By Kirk Spano
In 2007, I started studying algorithmic-trading and trend-following-based models of investing. I knew I needed an early warning system for the crash I saw coming. I discovered the "Turtle Traders" and learned more math and programming than I thought my brain could handle. Over the past several years, kids much smarter than me have far surpassed what I could ever have done as a "quant."
What I learned, though, opened up another world of investing to me that coincided with the rise of Exchange Traded Funds (ETFs). I have both followed and learned from the algorithmic ETF traders. The most important thing I have learned is that most of their formulas are similar and similarly flawed.
In short, what these traders are doing is using heavy-duty, mathematical, momentum-based trading models to dictate their trading decisions. If they get a sell signal, they robotically sell. If they get a buy signal, they robotically buy. They claim this is the best way to eliminate poor emotional judgments from their investing. There is certainly some value in that, as many of these traders are overemotional (question their models to hear how emotional) and poor judges of investment value.
In fact, the best trend traders do very well. But over the past decade, there has been a slew of copycats, and not many are winners or worth their weight in calculators. Ultimately there are unintended consequences to all of this algorithmic trading. There are opportunities as well, which I'll get to later.
In any case, what is going on now is that these momentum-based ETF traders are getting sell signals, so, they are selling ETFs. Until the last trend followers sell — the back of the herd — there will continue to be selling.
When there is mass ETF selling, the stocks that comprise those ETFs have to be sold by the ETF sponsor. The most popular trading vehicles for the trend followers are the SPDR S&P 500 ETF /zigman2/quotes/209901640/composite SPY -0.87% , the iShares Russell 2000 ETF /zigman2/quotes/209961116/composite IWM -2.05% , the PowerShares QQQ /zigman2/quotes/208575548/composite QQQ -1.74% and the iShares MSCI Emerging Markets ETF /zigman2/quotes/201454250/composite EEM -1.41% . Each has had volume over the past 30 days exceeding $60 billion a day. You can see why the market is falling. There is significant volume moving in the same direction — down.
Jack Bogle mentioned on CNBC last Thursday the impact on volatility these ETF traders are having. I agree, as does Mark Cuban who mentioned the likelihood of unintended consequences on TV a few months ago, that these algorithmic traders are worth watching closely. The most likely unintended consequence is that the trend followers will create a self-fulfilling downtrend as other investors follow suit and sell, causing a spiral downward.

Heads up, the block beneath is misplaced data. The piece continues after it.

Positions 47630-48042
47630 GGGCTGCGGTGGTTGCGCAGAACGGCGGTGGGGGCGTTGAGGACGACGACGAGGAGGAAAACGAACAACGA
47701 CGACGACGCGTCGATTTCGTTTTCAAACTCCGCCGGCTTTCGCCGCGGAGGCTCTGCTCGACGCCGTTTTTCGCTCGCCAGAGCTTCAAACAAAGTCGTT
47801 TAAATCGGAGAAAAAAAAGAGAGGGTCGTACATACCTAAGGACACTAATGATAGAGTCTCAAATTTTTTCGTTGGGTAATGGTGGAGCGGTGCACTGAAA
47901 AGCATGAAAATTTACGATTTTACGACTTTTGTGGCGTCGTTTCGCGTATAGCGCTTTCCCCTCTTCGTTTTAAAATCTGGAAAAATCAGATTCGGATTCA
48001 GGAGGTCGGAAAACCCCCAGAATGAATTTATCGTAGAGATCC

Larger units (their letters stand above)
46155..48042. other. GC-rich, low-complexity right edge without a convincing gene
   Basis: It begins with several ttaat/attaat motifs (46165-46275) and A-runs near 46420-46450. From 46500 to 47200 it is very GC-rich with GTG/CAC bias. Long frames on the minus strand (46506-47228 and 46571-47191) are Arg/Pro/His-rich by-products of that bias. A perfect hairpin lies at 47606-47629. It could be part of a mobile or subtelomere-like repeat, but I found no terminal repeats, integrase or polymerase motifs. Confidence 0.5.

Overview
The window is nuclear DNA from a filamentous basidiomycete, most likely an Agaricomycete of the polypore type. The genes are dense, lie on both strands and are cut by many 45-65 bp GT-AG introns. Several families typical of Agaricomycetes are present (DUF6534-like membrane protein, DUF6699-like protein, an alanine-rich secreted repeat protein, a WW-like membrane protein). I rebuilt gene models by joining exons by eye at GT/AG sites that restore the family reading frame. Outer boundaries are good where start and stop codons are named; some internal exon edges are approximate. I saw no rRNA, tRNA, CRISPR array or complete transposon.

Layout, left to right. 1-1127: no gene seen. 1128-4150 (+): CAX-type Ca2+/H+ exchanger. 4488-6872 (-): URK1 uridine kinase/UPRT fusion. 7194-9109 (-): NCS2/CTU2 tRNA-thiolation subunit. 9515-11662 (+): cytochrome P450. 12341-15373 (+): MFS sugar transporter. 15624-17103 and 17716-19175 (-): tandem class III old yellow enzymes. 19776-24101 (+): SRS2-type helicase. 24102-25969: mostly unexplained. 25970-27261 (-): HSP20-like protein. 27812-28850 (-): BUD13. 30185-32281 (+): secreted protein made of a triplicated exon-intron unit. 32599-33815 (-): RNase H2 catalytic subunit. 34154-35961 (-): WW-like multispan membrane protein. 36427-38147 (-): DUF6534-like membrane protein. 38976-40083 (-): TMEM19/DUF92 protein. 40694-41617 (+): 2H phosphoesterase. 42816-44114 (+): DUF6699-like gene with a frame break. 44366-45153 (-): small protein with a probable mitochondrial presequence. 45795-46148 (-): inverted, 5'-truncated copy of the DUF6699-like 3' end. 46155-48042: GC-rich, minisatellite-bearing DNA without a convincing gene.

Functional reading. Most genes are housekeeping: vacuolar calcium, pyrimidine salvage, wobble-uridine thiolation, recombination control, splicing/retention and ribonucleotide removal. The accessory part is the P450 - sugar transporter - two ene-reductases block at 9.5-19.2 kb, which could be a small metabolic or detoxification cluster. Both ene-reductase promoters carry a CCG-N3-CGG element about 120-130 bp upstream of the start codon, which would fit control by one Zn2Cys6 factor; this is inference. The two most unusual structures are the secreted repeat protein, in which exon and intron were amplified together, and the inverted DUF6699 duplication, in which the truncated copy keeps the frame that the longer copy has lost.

The next group of investors to make a decision are the investment advisers who have started to build ETF-based investment portfolios for their clients in the past few years as part of their new sales shtick. We'll see how they behave. Most of them are not very good investors, but luckily, most aren't very creative or motivated to work either so long as their fees are being collected. I doubt there is much of significance that happens there.
The last group that could sell are the mutual-fund investors. I don't think many will sell unless something very bad and loud happens. Usually, they only sell after they see a bad quarterly statement or they get a call from their broker. We're past third-quarter-end, and we know that brokers hate to call when the market is down, so I don't expect big sales there either.
Ultimately, I don't see a collapse, as I mentioned the other day. What I think is most likely, is that the ETF momentum-trader selloff gives investors an opportunity to buy investments to take part in the next phase of the bull market. It makes sense that there is another leg up in the stock markets that will be driven by the release of more of the money created from the Fed's quantitative-easing (QE) program into the capital markets. Most of that money is actually still sitting at the Federal Reserve as excess reserves because banks are collecting interest on it. The Fed as already indicated they will reduce what they are paying for excess reserves to stimulate growth if need be. If the past is any sort of indicator, I think you can count on the Fed to be accommodative for at least the next couple years (through the next presidential election).
I think this correction is giving you an excellent chance to make new investments and rotate into the big trends. Consider taking that opportunity as soon as the downward momentum ends.
Disclosure: Kirk and certain clients of Bluemound Asset Management do not own shares of any of the ETFs mentioned. Neither Kirk nor Bluemound clients plan any transactions in the next three trading days. None of the ETFs mentioned are currently recommended at Kirk's American Resource Boom Letter. Opinions subject to change at any time without notice.